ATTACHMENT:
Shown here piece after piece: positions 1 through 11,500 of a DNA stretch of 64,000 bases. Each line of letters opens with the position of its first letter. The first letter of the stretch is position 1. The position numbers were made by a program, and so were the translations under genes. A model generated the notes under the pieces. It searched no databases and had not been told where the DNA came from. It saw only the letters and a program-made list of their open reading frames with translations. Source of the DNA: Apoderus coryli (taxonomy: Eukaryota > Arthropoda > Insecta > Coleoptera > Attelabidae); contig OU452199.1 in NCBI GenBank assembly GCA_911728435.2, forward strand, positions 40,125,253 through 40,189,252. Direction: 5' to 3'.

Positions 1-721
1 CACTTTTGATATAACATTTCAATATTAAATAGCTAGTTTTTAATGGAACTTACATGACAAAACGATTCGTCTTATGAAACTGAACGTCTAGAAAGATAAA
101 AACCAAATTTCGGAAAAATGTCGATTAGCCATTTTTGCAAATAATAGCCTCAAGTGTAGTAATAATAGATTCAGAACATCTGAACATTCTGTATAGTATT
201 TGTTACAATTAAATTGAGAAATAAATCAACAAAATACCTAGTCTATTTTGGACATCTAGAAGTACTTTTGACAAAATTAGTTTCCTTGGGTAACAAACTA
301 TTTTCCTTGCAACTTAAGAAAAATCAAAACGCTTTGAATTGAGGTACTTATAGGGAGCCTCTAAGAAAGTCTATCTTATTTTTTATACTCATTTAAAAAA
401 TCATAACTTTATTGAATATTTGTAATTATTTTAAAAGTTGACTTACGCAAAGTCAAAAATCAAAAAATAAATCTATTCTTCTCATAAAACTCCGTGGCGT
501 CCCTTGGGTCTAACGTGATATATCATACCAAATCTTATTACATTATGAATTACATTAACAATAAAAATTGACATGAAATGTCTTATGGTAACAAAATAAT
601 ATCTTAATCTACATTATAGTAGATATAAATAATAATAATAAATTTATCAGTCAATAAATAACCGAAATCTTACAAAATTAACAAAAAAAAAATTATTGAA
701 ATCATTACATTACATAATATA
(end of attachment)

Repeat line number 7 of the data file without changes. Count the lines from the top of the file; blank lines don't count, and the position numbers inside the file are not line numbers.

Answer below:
401 TCATAACTTTATTGAATATTTGTAATTATTTTAAAAGTTGACTTACGCAAAGTCAAAAATCAAAAAATAAATCTATTCTTCTCATAAAACTCCGTGGCGT